A full review of this puzzle will be published after the closing date for submissions.

Some hints follow:


7a Insect burrowing into unremarkable fruit (8)
A type of three letter insect being inserted (burrowing) into a synonym of unremarkable.

11a Part of timer used (6-4)
A double definition – the latter one is a descriptive term for an item that has been used (by a previous owner).

12a Grave punch-up in tavern? (6)
Another, perhaps more modern, term for tavern followed by a three letter term that could mean punch-up.

14a Super activity on court? (8)
A double definition – the second may refer to activity on a court in SW19.

20a Meeting outside of college, set off (8)
A type of meeting (usually involving only two people) placed around (outside of) a well known college (across the Thames from Windsor).

23a In prodding damp flower, one enjoying bouquet? (4,6)
IN from the clue inserted into (prodding) a synonym of damp and a type of flower of which there are around 170 species, all but one of which are restricted to Eurasia.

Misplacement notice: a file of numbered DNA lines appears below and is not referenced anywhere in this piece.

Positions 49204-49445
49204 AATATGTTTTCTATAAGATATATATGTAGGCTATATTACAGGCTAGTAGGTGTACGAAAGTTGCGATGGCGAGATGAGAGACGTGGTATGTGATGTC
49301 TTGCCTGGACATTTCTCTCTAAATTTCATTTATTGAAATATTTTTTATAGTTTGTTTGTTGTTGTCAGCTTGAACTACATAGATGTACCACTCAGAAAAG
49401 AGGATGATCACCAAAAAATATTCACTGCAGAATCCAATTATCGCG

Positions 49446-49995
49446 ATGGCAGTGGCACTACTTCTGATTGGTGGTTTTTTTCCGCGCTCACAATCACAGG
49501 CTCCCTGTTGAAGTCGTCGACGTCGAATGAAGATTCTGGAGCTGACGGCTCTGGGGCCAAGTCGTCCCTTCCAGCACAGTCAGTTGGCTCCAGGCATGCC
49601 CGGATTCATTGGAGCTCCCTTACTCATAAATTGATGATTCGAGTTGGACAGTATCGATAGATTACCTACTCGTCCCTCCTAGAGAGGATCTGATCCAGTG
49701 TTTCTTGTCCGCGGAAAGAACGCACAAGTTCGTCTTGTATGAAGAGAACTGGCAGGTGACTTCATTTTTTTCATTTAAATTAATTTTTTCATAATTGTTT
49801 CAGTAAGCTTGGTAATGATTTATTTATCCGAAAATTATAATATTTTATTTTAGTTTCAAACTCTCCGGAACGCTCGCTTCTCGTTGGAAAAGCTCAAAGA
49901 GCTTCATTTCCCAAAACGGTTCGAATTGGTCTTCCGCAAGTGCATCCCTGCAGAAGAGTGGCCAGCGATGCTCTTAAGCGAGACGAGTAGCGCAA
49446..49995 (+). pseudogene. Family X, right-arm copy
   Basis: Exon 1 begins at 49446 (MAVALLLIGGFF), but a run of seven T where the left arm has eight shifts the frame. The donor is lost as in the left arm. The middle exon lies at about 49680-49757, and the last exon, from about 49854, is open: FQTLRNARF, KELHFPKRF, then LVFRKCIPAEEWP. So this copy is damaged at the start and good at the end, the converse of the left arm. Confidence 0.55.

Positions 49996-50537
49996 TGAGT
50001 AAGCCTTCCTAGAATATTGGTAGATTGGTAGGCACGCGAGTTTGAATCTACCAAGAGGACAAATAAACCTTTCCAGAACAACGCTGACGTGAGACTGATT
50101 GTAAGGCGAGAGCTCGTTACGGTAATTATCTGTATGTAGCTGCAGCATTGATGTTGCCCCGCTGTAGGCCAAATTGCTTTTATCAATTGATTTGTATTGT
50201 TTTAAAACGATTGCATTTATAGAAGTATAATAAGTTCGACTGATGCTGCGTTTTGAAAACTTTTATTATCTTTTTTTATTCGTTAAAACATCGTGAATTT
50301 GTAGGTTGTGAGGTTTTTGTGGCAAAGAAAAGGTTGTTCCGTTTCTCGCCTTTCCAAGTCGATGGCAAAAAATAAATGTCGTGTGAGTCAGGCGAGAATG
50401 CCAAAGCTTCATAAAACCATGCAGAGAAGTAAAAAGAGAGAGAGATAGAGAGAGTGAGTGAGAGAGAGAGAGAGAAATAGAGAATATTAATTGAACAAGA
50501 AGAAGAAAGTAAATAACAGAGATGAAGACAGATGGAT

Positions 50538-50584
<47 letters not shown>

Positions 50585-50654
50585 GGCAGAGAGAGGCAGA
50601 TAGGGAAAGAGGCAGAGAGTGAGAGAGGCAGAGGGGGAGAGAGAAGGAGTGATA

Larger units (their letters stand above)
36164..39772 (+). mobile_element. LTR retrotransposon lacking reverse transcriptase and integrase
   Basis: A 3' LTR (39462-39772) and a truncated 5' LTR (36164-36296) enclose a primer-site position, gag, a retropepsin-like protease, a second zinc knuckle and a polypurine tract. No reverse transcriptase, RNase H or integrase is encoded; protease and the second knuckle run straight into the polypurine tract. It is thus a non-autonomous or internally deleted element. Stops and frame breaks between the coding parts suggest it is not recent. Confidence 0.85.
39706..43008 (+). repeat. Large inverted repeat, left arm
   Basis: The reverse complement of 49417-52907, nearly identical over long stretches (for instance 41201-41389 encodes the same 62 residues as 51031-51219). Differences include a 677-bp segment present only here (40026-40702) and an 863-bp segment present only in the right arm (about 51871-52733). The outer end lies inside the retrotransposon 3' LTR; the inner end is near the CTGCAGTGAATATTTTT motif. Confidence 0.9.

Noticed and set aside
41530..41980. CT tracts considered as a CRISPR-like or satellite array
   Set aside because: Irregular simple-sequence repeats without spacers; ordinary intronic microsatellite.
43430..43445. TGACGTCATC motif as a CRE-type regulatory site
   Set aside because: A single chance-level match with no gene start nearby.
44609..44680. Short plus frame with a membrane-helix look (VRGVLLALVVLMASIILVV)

26a Massive weight originally on one foot (8)
The single letter for weight and (movement when) on one foot.


1d Hit fly — messy! (8)
A synonym of hit (often on one’s face) and a synonym of fly (as in move quickly).

2d Join some unit in Kenya on the climb (4)
The reversed lurker (some . . . on the climb) found in the words ‘sandwiched’ by the indicator.

4d Very old goat seen on the rocks (5-3)
An anagram (on the rocks) of GOAT SEEN.

6d Marker certainly not for the French flag (6)
A type of marker and the French for certainly not – we have seen this type of flag before so no BMW!

18d Toxic substance with carbon monoxide in it, figure will claim (8)